Obviously Norton could not be expected to publish the full "1001 Nights" and some selection/abridgement was needed, but just why this particular selection was made is puzzling. Why the omission of Ali Baba and Aladdin, considering that the NCE includes Sinbad, which likewise is not a part of the "1001 Nights" proper? And why the choice of the particular stories (all of which compress into the first 270 or so of the "nights" and none later)? At the very least, the editor's Preface should have explained the basis for these selections.

The Preface should also have pointed out that Sinbad, Ali Baba, and Aladdin are none of them a part of the "1001 Nights" proper, rather being separate story lines. This eventually becomes clear if a reader works her way through certain of the supplementary critical materials, but it's not something that's readily apparent, especially as one begins reading the text proper.

The supplementary materials are poorly chosen, with most of them focusing on textual criticism or story-telling style and with little if any attention to the place of "1001 Nights" in world folklore. The textual criticism also tends to be more technical than one normally associates with NCEs, and some of the essays make references to "nights" or stories without giving clear indication of just where these texts appear in the actual "1001 Nights" selections in this NCE volume. One noteworthy exception is Jerome Clinton's quite interesting essay "Madness and Cure in the 1001 Nights," which presents the Nights as a work of, shall we call it, paleofeminism (my term, not Clinton's).

Overall, this was an unusually unsatisfactory experience for a Norton Critical Edition. ( )
  CurrerBell | Dec 14, 2013 |
having been written by an unknown persian in the distant past, Sir Richard Burton, one of Britain's greatest explorers, sees a great opportunity to "translate".... under Queen Victoria's nose some of his most passionate perversions. a wide variety of tales, frequently demonizing the jinn, a series of resounding disappointments as princess jasmine is converted into the bland Badr al badur (or something), one of the few times Disney's liberties and editing have been for the best
  DanielPBryant | Jan 30, 2012 |
I know the story "araddin".
But I don' t know that this story is one of the story in a story "ARABIAN NIGHTS".
"ARABIAN NIGHTS" has a lot of funny and mysterious storys.
And I think that the woman who is a hero in this book, is very clever.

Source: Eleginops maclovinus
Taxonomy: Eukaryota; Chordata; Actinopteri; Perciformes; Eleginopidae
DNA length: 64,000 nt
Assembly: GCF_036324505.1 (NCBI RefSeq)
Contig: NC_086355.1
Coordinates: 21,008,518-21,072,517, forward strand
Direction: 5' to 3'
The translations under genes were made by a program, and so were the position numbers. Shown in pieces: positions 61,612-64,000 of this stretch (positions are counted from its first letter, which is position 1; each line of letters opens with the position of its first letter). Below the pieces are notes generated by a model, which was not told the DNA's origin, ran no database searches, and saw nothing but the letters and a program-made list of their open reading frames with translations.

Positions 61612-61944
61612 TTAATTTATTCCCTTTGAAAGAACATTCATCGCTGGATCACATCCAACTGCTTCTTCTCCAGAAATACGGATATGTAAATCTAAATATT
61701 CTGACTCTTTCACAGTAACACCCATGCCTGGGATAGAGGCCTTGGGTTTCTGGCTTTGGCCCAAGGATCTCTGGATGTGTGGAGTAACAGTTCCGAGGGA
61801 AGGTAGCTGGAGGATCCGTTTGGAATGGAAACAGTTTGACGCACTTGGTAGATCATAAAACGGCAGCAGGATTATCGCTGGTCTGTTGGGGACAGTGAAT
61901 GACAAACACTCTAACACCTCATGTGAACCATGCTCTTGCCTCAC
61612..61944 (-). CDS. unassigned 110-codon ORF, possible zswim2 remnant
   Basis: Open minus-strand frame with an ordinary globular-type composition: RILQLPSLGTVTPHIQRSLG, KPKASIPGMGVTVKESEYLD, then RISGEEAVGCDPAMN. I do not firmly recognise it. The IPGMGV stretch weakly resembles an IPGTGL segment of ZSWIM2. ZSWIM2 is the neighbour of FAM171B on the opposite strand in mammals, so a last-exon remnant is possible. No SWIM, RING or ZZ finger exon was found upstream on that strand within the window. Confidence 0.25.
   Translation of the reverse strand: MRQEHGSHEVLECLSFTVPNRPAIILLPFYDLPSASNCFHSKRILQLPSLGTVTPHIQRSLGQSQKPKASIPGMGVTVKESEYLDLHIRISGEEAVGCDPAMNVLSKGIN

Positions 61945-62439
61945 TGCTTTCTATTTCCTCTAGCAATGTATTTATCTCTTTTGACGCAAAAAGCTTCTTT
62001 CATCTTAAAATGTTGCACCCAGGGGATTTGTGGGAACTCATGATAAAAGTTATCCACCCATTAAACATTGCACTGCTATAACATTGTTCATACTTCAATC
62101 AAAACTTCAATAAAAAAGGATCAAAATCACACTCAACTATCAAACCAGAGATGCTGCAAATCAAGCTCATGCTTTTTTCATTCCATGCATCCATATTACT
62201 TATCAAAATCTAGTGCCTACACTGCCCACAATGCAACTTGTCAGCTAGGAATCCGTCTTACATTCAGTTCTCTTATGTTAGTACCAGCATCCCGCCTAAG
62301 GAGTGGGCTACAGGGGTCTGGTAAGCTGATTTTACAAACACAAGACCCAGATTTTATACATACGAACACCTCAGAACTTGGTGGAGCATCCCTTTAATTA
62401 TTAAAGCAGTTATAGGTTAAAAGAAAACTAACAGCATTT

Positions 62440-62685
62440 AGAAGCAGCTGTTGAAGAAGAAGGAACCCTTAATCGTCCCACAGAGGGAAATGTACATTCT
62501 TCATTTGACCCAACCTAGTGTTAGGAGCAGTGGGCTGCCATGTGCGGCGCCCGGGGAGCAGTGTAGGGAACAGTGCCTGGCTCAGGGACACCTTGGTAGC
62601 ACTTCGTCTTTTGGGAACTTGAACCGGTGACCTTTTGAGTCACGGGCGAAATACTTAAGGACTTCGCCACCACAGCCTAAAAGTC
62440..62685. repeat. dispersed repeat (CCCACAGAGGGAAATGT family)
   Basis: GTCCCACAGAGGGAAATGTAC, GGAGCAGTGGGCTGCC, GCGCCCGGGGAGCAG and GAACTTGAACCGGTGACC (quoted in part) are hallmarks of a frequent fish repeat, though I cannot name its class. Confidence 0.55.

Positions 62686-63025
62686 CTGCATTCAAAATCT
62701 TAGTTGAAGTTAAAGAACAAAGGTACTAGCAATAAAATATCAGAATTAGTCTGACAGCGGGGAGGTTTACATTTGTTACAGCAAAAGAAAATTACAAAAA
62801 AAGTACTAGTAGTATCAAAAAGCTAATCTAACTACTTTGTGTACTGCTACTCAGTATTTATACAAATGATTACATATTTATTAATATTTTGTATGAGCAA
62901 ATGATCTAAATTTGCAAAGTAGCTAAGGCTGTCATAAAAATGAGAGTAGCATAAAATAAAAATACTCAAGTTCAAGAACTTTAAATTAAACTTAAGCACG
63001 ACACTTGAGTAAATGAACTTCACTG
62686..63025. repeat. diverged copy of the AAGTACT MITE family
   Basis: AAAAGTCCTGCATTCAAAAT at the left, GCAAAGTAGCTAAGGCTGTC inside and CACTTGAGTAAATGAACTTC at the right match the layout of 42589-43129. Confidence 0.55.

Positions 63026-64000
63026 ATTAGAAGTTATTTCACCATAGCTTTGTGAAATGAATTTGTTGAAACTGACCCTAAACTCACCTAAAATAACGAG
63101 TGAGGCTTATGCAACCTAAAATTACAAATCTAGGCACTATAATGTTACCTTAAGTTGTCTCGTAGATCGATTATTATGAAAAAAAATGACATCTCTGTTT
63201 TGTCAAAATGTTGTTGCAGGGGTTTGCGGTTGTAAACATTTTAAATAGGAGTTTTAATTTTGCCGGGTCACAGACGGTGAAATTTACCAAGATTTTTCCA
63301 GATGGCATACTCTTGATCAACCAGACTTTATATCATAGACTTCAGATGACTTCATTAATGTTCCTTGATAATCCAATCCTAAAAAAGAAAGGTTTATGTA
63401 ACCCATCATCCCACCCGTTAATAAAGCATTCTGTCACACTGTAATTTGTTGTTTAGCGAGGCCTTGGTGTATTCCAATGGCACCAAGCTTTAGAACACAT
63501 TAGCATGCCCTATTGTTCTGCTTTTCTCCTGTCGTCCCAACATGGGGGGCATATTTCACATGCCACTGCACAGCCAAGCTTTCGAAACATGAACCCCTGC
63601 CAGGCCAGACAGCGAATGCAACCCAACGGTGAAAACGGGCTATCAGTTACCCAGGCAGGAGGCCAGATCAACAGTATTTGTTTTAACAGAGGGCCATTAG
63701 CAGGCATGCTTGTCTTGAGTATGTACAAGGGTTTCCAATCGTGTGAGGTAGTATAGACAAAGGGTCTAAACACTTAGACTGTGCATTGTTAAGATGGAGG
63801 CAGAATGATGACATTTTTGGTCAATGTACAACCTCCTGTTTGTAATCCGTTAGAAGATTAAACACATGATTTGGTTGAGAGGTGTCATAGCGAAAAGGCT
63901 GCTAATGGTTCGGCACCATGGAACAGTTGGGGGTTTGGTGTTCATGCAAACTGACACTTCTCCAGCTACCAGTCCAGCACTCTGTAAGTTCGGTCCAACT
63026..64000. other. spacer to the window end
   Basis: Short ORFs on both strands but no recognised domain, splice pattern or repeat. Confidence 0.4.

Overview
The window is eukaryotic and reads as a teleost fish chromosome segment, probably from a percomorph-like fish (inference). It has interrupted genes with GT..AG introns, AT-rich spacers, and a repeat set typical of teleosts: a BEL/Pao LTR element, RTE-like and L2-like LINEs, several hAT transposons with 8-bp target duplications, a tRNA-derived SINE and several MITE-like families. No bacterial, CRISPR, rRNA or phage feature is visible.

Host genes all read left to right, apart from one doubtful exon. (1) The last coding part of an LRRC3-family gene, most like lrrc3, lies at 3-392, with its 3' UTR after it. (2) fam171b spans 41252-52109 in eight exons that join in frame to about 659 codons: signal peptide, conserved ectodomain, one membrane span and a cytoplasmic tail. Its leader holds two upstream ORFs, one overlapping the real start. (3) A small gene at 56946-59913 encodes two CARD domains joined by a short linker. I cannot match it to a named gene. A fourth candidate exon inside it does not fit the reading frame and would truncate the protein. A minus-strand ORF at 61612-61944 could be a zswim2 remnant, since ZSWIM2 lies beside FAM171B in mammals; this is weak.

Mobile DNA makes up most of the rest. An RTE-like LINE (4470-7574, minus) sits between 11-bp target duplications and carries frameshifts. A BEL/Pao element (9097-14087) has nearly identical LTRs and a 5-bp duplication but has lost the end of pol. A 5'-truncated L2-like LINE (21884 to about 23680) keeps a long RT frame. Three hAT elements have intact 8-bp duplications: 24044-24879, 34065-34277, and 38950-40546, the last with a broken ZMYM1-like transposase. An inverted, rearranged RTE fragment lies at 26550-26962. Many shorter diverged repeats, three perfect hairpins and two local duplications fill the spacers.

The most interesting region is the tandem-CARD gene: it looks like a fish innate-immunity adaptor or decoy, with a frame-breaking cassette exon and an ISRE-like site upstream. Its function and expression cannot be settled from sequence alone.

It is good idea that eke out a life to tell storys.
  sayaka.o | Jun 1, 2010 |
Showing 4 of 4
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» Add other authors

Author nameRoleType of authorWork?Status
Heller-Roazen, DanielEditorprimary authorall editionsconfirmed
Mahdi, MuhsinEditormain authorall editionsconfirmed
Al Mas’ūdiContributorsecondary authorall editionsconfirmed
Borges, Jorge LuisContributorsecondary authorall editionsconfirmed
Clinton, Jerome W.Contributorsecondary authorall editionsconfirmed
Gabrieli, FrancescoContributorsecondary authorall editionsconfirmed
Gerhardt, Mia IreneContributorsecondary authorall editionsconfirmed
Grotzfeld, HeinzContributorsecondary authorall editionsconfirmed
Haddawy, HusainTranslatorsecondary authorall editionsconfirmed
Hamori, AndrasContributorsecondary authorall editionsconfirmed
Horovitz, JosefContributorsecondary authorall editionsconfirmed
Husayn, TahaContributorsecondary authorall editionsconfirmed
Ibn Ishāq Al-NadīmContributorsecondary authorall editionsconfirmed
Kilito, AbdelfattahContributorsecondary authorall editionsconfirmed
Pinault, DavidContributorsecondary authorall editionsconfirmed
Poe, Edgar AllanContributorsecondary authorall editionsconfirmed
Proust, MarcelContributorsecondary authorall editionsconfirmed
Todorov, TzvetanContributorsecondary authorall editionsconfirmed
von Hofmannsthal, HugoContributorsecondary authorall editionsconfirmed
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Do Not Combine: This is a "Norton Critical Edition", it is a unique work with significant added material, including essays and background materials. Do not combine with other editions of the work. Please maintain the phrase "Norton Critical Edition" in the Canonical Title and Publisher Series fields.
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Amazon.com Product Description (ISBN 039392808X, Paperback)

This Norton Critical Edition includes twenty-eight tales from The Arabian Nights translated by Husain Haddawy on the basis of the oldest existing Arabic manuscript.

Few works of literature are as familiar and beloved as The Arabian Nights. Yet few remain also as unknown. In English, The Arabian Nights is a literary work of relatively recent date—the first versions of the tales appeared in English barely two hundred years ago. The tales are accompanied by a preface, a note on the text, and explanatory annotations.

“Contexts” presents three of the oldest witnesses to The Arabian Nights in the Arabic tradition, together in English for the first time: an anonymous ninth-century fragment, Al Mas‘udi’s Muruj al-Dhahab, and Ibn al-Nadim’s The Fihrist. Also included are three related works by the nineteenth- and twentieth-century writers Edgar Allan Poe, Marcel Proust, and Taha Husayn.

“Criticism” collects eleven wide-ranging essays on The Arabian Nights’ central themes by Hugo von Hofmannsthal, Josef Horovitz, Jorge Luis Borges, Francesco Gabrieli, Mia Irene Gerhardt, Tzvetan Todorov, Andras Hamori, Heinz Grotzfield, Jerome W. Clinton, Abdelfattah Kilito, and David Pinault.

A Chronology of The Arabian Nights and a Selected Bibliography are also included.

(retrieved from Amazon Thu, 12 Mar 2015 18:16:46 -0400)

Twenty-eight tales from The Arabian Nights translated by Husain Haddawy on the basis of the oldest existing Arabic manuscript. Few works of literature are as familiar and beloved as The Arabian Nights, yet few remain also as unknown. In English, The Arabian Nights is a literary work of relatively recent date - the first versions of the tales appeared in English barely two hundred years ago. The tales are accompanied by a preface, a note on the text, and explanatory annotations.… (more)